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Dr. Martin Luther King, Jr.’s legacy is typically erased of all fire, unless it’s the fire (exaggerated by history) to integrate Black and White Americans.

Though he walked in the radical tradition of Black liberation theology and spoke out against domestic and foreign terrorism with zeal, many in White America have rebranded him into a gentle, color-blind giant whose only interest in White supremacy lied in ensuring that Black Americans could dine at its table.

That wasn’t the real Dr. King. That wasn’t our Dr. King.

In a rarely shared speech, Dr.King speaks about self-determination and how language is used to further oppress and stigmatize Black Americans:

I come here tonight to plead with you. Believe in yourself and believe that you are somebody. I said to a group last night: Nobody else can do this for us. No document can do this for us. No Lincolnian emancipation proclamation can do this for us. No Johnsonian civil rights bill can do this for us.

If the Negro is to be free, he must move down into the inner resources of his own soul and sign with a pen and ink of self-assertive manhood his own emancipation proclamation.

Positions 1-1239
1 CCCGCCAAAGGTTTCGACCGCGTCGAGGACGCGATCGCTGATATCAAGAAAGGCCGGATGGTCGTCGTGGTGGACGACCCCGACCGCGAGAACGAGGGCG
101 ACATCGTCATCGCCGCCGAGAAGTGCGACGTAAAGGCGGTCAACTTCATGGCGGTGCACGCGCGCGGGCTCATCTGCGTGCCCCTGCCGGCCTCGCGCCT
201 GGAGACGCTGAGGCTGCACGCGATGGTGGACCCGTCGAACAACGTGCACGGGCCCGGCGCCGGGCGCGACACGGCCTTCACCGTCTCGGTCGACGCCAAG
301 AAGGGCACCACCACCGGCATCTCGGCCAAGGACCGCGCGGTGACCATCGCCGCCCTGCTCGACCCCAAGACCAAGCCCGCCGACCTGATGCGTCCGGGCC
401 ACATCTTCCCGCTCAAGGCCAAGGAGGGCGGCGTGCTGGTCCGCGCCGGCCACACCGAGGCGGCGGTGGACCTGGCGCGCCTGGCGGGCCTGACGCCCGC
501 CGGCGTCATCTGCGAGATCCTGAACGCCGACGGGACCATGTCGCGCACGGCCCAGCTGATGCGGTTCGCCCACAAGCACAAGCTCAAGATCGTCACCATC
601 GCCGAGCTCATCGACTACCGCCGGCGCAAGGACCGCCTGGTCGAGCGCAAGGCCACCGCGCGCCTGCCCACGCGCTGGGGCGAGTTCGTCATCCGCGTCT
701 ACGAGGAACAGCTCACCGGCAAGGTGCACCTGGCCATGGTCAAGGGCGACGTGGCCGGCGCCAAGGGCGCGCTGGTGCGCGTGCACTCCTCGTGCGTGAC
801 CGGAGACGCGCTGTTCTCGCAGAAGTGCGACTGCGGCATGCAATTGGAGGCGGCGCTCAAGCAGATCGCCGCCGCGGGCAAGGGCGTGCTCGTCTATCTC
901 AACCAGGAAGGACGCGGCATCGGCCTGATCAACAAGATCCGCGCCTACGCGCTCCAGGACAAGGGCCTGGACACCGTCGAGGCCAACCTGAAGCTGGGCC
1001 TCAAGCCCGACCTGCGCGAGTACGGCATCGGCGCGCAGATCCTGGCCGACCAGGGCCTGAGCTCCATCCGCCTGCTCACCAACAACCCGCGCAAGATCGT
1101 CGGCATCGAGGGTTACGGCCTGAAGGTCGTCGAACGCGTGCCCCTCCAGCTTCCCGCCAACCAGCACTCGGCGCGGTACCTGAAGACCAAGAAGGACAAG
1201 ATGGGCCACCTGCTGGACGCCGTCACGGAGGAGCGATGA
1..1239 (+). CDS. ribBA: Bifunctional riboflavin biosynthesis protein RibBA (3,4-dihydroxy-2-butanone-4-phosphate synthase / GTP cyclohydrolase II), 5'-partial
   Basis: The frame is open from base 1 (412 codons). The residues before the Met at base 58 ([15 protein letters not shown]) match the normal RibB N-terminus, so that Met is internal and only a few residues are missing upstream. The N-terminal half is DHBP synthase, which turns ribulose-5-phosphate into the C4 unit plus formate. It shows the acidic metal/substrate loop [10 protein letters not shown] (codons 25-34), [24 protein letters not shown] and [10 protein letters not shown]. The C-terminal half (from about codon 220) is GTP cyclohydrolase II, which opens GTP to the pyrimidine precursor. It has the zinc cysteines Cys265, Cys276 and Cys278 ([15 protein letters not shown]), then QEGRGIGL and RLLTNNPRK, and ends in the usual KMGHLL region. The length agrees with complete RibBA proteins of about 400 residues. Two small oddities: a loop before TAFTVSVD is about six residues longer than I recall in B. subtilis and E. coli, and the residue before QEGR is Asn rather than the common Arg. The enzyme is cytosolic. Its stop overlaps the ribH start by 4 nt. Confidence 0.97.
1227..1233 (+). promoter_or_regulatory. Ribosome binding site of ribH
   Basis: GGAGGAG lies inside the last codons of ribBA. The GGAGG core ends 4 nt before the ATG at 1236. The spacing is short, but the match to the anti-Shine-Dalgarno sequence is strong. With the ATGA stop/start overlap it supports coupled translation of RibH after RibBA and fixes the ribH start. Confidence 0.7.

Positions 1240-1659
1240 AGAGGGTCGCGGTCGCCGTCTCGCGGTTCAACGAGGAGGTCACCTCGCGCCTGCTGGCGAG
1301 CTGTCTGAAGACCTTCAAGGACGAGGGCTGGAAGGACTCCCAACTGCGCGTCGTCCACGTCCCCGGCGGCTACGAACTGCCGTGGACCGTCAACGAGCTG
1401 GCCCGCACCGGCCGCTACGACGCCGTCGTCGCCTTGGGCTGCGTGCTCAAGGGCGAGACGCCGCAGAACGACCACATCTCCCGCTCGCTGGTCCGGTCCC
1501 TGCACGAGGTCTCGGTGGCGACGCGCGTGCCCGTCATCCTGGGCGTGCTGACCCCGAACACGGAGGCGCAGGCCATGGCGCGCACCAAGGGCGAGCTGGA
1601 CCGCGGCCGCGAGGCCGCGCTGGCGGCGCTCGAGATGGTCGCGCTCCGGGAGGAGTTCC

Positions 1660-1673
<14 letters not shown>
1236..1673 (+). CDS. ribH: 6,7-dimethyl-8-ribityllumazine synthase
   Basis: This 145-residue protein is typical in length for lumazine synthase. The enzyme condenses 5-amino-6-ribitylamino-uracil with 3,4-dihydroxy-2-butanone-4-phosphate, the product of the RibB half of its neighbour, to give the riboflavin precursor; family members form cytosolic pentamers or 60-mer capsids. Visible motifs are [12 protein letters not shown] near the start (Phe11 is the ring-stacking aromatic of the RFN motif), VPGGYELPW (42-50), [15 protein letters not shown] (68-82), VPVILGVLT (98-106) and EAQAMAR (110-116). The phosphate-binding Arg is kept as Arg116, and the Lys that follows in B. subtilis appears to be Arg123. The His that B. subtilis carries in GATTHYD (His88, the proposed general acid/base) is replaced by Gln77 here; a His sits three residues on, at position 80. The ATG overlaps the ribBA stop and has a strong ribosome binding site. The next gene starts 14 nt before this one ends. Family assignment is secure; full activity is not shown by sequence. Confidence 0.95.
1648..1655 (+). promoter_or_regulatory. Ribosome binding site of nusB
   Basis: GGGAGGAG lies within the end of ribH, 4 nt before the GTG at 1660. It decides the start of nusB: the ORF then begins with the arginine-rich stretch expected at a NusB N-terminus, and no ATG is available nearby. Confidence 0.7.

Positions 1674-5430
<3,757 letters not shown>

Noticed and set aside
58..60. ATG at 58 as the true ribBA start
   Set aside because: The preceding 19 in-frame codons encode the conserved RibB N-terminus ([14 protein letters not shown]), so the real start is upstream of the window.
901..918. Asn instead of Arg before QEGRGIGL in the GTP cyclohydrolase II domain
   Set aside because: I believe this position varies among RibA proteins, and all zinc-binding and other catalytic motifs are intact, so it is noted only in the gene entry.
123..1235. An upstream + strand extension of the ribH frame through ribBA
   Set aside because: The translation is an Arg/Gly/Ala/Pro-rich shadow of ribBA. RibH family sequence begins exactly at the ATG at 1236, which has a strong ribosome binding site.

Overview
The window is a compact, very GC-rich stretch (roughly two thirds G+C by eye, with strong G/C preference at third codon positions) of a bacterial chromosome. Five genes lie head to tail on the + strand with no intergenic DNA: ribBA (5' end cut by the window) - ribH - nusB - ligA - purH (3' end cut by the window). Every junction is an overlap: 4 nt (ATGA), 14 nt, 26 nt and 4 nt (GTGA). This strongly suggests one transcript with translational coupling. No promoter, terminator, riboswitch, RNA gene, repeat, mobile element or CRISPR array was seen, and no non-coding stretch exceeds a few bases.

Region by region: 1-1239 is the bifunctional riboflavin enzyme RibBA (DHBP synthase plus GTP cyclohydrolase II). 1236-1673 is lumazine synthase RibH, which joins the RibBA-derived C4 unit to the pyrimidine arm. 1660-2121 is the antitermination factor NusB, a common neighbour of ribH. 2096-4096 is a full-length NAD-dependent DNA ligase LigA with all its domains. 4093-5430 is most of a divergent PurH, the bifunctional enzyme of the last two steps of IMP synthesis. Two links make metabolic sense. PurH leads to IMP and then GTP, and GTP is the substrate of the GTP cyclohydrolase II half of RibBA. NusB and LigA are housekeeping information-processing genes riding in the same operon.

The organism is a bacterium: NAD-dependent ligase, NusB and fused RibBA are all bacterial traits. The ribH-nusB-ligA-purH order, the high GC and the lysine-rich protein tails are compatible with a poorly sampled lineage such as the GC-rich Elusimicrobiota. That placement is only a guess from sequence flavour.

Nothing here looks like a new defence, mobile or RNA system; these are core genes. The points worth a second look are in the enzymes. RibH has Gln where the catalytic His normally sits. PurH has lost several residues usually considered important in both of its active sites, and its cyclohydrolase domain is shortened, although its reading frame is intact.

Don’t let anybody take your manhood. Be proud of our heritage…we don’t have anything to be ashamed of.

Somebody told a lie one day. They couched it in language. They made everything Black ugly and evil. Look in your dictionaries and see the synonyms of the word Black. It’s always something degrading and low and sinister. Look at the word White, it’s always something pure, high and clean. Well I want to get the language right tonight.

I want to get the language so right that everyone here will cry out: ‘Yes, I’m Black, I’m proud of it. I’m Black and I’m beautiful!”

Watch full clip below:

Iconic Photos Honoring Dr. Martin Luther King Jr.’s Civil Rights Legacy
King Speaking at Freedom March
10 photos


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